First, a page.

Whether you are for him or against him, if you use George W. Bush's name or initials on a web site, you will hear from his lawyers.
The bullying began when the lawyer for Bush's presidential exploratory committee, Benjamin Ginsburg, citing alleged copyright infringement, threatened Zack Exley, the owner of www.gwbush.com, with
legal action if he did not take down the parody web site. Other than changing the allegedly offending graphics, Exley has refused to remove the site.
Others, according to an article in Capitol Hill Blue, yielded to Ginsburg's threats and removed their sites, including a pro-Bush site, victorygwbforpresident.com. The political action committee the
owners of that site had set up will be disbanded, too.
Capitol Hill Blue quotes an unnamed Washington lawyer as saying, "Ben Ginsburg practices the lawyer's law that says when both the facts and the law are against you, you pound the table and call the other
sides names. He doesn't stand a chance if any of these guys force him into a courtroom, so he tries to bully them into submission beforehand. He's very good at it."
In a May 22 article about Exley's site, the Dallas Morning News quoted Bush as saying "there ought to be limits to freedom."
That article, citing Bush's "harsh" comments about the site, also quoted him as saying, "There's a lot of garbage in politics, and, obviously, this is a garbage man."
Bush's lawyers filed a second complaint with the Federal Election Committee (FEC) this month demanding Exley post a disclaimer on the site and disclose funding sources.
Exley, a Massachusetts computer consultant, says the site design cost him $70.
Exley seems bewildered and puzzled by all the attention he and the site have received in the wake of the Bush camp's outburst. He told Online Journal, "I had a very simple life before this whole
thing started and now I'm having to adjust to keeping track of so many things."
He said, "The funny thing about this story is that Bush campaign workers pushed the story of my site to the press.
I had reporters calling me, telling me that Bush people had told them about my site, and they also told reporters about the FEC complaint before I even received it. Why would they want to publicize this?"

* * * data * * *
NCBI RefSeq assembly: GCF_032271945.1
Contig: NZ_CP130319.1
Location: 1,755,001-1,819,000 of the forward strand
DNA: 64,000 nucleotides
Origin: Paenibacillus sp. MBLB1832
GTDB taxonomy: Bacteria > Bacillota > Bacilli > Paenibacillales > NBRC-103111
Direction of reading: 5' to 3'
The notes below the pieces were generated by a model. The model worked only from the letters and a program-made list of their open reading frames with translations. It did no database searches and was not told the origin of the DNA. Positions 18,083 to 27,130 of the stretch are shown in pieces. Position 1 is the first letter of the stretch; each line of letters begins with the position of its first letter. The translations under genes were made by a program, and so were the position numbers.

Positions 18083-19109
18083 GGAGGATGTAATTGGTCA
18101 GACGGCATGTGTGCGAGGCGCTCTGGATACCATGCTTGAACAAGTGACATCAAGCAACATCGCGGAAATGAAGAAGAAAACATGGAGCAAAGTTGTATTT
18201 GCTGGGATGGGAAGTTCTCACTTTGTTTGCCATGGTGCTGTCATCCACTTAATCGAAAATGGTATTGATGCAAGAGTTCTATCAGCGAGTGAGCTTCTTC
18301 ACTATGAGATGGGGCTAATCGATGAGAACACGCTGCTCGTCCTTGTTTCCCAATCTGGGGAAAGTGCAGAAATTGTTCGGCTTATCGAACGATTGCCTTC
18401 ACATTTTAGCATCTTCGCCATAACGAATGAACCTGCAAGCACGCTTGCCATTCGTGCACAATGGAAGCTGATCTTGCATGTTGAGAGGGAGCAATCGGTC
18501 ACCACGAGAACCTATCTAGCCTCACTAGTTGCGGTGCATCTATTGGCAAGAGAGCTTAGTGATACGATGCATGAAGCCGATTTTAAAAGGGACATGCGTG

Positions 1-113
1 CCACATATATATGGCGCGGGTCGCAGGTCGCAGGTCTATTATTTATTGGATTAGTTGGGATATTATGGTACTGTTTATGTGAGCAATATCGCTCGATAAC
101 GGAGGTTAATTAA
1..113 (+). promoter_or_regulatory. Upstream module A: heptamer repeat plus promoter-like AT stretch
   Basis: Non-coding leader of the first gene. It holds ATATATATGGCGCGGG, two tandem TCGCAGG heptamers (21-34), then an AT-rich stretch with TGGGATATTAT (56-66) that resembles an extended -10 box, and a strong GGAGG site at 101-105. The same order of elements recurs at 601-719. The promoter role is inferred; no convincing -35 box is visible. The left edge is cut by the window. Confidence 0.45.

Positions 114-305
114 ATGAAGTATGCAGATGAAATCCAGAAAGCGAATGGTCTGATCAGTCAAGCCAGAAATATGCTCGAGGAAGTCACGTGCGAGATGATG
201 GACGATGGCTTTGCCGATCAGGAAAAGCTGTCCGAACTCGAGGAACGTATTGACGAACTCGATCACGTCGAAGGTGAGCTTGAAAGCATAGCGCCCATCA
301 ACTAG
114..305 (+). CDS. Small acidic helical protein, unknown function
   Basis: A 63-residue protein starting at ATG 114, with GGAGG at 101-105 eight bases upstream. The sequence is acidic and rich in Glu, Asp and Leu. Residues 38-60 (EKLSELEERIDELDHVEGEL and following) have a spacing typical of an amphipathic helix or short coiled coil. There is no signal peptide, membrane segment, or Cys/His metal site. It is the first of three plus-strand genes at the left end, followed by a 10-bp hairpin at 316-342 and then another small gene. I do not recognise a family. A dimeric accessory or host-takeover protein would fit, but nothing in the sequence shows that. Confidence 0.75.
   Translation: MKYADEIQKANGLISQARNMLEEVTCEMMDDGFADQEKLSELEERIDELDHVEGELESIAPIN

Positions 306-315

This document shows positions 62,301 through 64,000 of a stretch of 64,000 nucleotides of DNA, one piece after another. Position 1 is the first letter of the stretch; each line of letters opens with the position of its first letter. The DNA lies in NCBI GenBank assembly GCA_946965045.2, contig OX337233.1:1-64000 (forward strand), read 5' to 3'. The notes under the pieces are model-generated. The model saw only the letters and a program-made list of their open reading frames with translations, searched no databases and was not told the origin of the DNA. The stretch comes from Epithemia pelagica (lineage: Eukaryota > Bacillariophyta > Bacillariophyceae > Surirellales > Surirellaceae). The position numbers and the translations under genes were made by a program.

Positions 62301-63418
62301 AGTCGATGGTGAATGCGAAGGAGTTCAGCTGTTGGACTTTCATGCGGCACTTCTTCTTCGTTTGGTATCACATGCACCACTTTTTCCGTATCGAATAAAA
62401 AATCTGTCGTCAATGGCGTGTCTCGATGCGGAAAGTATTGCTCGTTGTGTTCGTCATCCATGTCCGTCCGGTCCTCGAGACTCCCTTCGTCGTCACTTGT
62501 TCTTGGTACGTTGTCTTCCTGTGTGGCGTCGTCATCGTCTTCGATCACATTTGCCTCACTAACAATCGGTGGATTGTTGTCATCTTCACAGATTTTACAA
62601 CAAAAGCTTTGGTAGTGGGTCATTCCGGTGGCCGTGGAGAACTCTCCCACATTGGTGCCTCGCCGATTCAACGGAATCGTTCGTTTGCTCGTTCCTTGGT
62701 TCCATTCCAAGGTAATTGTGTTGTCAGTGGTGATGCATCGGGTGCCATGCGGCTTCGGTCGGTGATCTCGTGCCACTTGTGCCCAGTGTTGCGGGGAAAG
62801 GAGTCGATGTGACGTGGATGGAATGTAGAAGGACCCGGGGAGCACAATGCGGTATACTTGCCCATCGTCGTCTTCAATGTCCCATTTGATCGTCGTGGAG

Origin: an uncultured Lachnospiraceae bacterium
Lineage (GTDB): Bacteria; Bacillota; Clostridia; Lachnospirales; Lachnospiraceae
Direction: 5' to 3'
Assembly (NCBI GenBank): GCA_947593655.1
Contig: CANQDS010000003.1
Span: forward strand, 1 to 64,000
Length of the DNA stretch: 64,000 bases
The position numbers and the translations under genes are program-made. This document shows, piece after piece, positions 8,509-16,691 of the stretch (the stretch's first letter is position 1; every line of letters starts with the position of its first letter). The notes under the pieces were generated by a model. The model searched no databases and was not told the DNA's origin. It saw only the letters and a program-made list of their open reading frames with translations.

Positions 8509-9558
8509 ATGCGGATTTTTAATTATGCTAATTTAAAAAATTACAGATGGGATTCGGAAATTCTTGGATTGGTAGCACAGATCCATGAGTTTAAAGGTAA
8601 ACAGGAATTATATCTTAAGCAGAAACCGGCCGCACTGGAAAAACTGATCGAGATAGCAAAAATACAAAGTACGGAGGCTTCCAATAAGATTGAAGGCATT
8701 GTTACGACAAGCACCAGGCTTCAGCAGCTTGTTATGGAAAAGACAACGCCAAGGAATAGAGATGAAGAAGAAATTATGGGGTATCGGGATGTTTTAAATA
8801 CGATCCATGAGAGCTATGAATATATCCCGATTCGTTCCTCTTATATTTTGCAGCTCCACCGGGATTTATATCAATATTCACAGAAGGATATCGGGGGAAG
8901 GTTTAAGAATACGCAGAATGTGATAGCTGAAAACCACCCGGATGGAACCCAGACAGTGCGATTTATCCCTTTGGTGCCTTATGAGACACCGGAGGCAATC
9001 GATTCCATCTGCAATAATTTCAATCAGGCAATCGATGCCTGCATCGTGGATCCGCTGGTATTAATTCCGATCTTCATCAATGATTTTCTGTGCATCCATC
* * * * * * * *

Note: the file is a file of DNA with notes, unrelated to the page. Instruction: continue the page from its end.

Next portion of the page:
The publicity has drawn millions to the site.
Exley admitted, "Before the web site got any attention, I offered to sell the domain names for $350,000 to the Bush lawyer. If I had known there was a chance I'd get such a huge audience on the
site, I'd never have dreamed of selling it."
As for Bush, he said, "George's tantrum was really unexpected. I am still trying to figure out how the whole Republican Party has their hopes pinned on this guy, when he can't even handle one
unknown guy somewhere with a web site. But I guess he has a real problem with his temper. There was a Globe article about him losing it with a group of very rich supporters who were giving
him millions of dollars and just wanted a couple answers about his past.
It's so clear to me that he's got some pretty bad stuff to hide, and he can't keep his cool because he knows if it wasn't for all that he'd be president in a cinch."
Discussing the site's purpose, Exley said, "The point I keep trying to raise through all this is that we have hundreds of thousands of people serving long sentences for minor drug crimes. Bush
himself says over and over (look at this web site) that if kids commit crimes, they have to go to jail.
In Texas they're going to jail in record numbers. As governor, Bush has built thousands of new jail cells for kids and adults. He has also lowered the age at which a juvenile can be tried as an adult. But now he doesn't want to answer for his own actions. And even though he's deprived Texas teen of the 'youth excuse,' he's applying it to himself all the way up to age 32 and in some statements 40."
On the positive side, Exley said the reaction of Bush and his operatives, and the attention it has garnered "all proves that the Internet is quite significant.
What a great communications medium, where for free one person can make his or her views available to the entire world."
In an attempt to stem criticism of Bush, his political consultant Karl Rove has purchased more than 50 domain names, some of which link Bush with possible vice presidential running mates. The others
include such domains as bushsucks, bushbites, bushsux georgewbushsucks and bushblows.